Oil Report

Taiwan president urges 'no' votes in key referendum tests of party support

TAIPEI, Oct 27 (Reuters) - Taiwan President Tsai Ing-wen on Wednesday urged people to vote “no” in four referendums in December, which will be the first major electoral test for the ruling party since she was re-elected by a landslide last year.

Of the four referendums here, the two most contentious ask whether to ban pork containing a leanness-enhancing additive, and whether to change the site of a planned new liquefied natural gas (LNG) terminal to protect the marine environment.

Last year, the government approved pork containing ractopamine, which is banned in the European Union and China though widely used in the United States, despite the objections of the main opposition party, the Kuomintang (KMT), on safety grounds.

The government hopes the approval for ractopamine - and the rejection of a proposed ban in the referendum - will pave the way for a free trade deal with the United States. Major Taiwan food firms have pledged not to sell or import pork containing ractopamine.

The LNG referendum asks whether the terminal should be relocated from a site that affects an algal reef. The government says the terminal is vital for energy security, and has already said it will change the site.

Speaking at a regular meeting of her Democratic Progressive Party, Tsai said it was vital to vote no on the pork and LNG issue, to show commitment to openness on international trade on the former, and for its energy security on the latter.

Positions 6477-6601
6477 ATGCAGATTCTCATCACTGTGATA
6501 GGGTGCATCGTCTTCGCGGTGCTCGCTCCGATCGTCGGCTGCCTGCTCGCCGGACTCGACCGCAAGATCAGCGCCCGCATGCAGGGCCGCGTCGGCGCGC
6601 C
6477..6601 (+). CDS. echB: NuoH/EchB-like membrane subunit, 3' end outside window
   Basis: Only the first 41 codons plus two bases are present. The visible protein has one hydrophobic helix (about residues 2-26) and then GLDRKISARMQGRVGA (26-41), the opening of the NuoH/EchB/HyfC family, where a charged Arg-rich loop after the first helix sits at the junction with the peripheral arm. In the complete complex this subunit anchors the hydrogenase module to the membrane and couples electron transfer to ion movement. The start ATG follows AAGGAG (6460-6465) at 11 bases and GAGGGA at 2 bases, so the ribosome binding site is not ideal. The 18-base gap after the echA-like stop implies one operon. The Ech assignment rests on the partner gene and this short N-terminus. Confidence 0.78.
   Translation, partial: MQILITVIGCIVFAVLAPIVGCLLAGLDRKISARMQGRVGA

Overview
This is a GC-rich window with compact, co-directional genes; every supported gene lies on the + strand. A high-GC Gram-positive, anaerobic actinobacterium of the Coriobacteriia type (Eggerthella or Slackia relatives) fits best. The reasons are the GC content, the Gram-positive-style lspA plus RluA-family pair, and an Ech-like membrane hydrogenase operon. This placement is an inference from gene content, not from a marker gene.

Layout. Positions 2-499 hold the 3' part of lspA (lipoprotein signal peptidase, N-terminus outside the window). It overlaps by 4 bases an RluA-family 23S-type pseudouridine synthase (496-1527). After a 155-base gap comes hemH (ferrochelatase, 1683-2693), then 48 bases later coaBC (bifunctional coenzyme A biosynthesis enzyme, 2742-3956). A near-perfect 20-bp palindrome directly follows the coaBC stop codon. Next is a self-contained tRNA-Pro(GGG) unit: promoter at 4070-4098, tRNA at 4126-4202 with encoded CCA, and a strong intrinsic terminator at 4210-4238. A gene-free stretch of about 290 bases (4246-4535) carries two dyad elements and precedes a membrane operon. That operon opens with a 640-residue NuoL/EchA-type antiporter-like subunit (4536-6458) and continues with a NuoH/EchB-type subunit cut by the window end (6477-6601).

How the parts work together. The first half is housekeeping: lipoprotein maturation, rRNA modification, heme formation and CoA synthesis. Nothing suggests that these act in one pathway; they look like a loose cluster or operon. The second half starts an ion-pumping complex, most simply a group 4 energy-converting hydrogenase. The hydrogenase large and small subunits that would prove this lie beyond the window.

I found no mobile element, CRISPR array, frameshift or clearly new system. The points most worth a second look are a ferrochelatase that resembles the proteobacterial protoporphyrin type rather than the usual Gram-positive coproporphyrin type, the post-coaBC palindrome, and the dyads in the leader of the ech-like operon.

“U.S. pork is just one choice on the market - it’s not forcing anyone to buy it,” she said.

The LNG terminal will also reduce pollution, and its relocation had already been proposed, Tsai added.

KMT Chairman Eric Chu said on Saturday that his party would frame the referendums as a vote of no confidence in the government.

Tsai said the government would begin a campaign on Saturday “to prevent the referendum from turning into a vicious fight” and would join Vice President William Lai and Premier Su Tseng-chang in leading the efforts for “no” votes.

Referendums require a turnout of at least 25% of some 19 million eligible voters to be valid, with a majority voting “yes” to get passed.

A third vote asks whether referendums should be held on the same day as general elections, which supporters say would lead to higher turnout and a fourth is on whether the government should continue building a stalled fourth nuclear power plant. (Reporting by Sarah Wu; Editing by Ben Blanchard and Robert Birsel)